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This is a wonderful book about love, achievement, sorrows and secrets, focusing on the lives of some very strong women, both in the past and the present. It was an emotional roller-coaster which left me drained but uplifted.
Australian author Mary-Rose MacColl weaves a compelling story of love, achievement, danger, friendship, family and memories from WWI France to contemporary Australia. Iris Crane is now in her late 80's and her life is filled with memories of her early times, especially of her brother Tom and her time as a nurse at a hospital in France during WWI. Her current life centres on Grace, her granddaughter, who Iris brought up when her mother Rose died in childbirth. Grace is an Obstetrician with a hectic life balancing the needs of a family of 3 small children with the demands of her profession.
In 1914 Iris travelled to France to find her 15 year old brother who had lied about his age and enlisted in the Australian army. Already trained as a nurse, in order to find Tom she volunteers to work in a hospital in France. On her way, 21 year old Iris meets charismatic Frances Ivens, a doctor who is setting up a field hospital to be run by women in the old abbey of Royaumont, north of Paris. Under the spell of Frances, Iris decides to work at Royaumont where she comes of age in an environment of loving companionship, hardship and the horrors of war which test her capabilities and strengths to the limit.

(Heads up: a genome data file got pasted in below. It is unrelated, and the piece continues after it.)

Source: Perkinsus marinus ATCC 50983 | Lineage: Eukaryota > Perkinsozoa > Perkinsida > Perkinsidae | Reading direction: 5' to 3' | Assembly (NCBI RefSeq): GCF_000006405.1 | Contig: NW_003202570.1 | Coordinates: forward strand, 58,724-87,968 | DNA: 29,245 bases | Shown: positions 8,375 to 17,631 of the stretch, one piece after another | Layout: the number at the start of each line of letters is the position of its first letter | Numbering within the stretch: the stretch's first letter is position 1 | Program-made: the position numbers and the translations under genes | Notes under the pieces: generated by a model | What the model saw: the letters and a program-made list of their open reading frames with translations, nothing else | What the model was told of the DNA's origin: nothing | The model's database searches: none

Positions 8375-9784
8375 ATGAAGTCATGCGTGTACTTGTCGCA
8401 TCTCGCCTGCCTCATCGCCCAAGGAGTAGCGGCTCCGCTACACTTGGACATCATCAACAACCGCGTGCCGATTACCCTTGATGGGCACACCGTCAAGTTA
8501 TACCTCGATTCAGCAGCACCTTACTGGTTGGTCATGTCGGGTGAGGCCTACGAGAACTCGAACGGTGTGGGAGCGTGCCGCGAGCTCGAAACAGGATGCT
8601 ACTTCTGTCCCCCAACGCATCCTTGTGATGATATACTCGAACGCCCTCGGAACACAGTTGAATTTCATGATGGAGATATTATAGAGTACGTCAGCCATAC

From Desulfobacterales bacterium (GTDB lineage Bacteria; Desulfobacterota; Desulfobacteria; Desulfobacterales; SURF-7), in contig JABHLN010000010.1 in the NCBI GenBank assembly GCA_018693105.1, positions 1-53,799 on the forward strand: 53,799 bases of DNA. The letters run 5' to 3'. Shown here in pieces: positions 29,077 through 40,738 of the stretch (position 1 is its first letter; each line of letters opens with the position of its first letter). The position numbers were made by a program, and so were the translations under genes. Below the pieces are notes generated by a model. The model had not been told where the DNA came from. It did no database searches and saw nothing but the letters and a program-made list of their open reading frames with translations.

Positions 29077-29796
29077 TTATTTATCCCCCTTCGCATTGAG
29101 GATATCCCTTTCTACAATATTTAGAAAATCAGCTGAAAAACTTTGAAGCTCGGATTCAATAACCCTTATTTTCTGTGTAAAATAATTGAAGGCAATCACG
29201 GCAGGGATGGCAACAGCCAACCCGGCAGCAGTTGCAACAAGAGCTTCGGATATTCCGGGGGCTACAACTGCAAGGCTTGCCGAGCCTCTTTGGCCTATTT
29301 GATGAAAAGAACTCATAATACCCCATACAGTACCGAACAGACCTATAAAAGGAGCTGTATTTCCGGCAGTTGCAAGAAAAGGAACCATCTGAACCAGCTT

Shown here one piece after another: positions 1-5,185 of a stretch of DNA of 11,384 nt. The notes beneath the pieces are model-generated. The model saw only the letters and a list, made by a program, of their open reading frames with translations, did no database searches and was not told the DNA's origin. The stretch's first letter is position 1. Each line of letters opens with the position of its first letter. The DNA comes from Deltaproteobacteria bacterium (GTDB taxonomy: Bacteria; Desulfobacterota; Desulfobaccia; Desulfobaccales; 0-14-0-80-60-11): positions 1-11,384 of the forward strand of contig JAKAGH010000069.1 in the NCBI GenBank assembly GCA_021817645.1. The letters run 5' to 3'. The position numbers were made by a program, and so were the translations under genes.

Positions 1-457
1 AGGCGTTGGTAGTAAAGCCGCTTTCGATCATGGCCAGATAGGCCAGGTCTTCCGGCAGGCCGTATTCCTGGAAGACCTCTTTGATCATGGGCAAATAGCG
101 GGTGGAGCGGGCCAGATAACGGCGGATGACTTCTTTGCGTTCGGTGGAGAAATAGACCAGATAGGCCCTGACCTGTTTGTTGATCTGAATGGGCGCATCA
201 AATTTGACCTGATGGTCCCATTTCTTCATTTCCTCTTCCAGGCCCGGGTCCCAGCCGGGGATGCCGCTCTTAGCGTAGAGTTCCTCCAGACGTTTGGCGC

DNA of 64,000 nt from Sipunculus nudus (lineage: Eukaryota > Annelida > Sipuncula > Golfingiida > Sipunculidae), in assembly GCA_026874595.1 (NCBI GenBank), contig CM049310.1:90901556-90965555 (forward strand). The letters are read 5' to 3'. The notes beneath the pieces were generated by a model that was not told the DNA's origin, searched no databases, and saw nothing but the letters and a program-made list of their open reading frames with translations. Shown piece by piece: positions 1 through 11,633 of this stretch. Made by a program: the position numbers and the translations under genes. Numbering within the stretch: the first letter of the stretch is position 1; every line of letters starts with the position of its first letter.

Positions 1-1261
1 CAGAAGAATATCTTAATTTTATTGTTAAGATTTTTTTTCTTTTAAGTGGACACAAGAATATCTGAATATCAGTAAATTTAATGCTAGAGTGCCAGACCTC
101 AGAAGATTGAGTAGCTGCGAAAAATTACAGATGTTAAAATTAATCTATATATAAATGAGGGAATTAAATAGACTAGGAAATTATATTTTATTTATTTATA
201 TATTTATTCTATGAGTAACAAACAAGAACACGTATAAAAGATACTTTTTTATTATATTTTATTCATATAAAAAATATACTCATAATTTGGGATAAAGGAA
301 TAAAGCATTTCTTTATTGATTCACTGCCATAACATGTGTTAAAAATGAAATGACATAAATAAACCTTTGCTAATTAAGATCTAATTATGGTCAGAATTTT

At Royaumont she meets the vivacious and outgoing Violet and their friendship and relationship decide the rest of Iris's life. In the present, one day Iris receives a letter from Violet, now in her 90's, to come to Royaumont again for a final reunion. This once again triggers her memories of the past and makes her face up once again to the secrets of her relationship with Violet and her brother Tom.
MacColl's well researched descriptions of life at Royaumont during the Great War are insightful and atmospheric. By moving from memories and descriptions of the past to the present day she builds a personal and family drama of almost epic proportions. It is not really a book with strong feminist messages, but it firmly addresses the challenges that women face both at the beginning of the century and in the present day.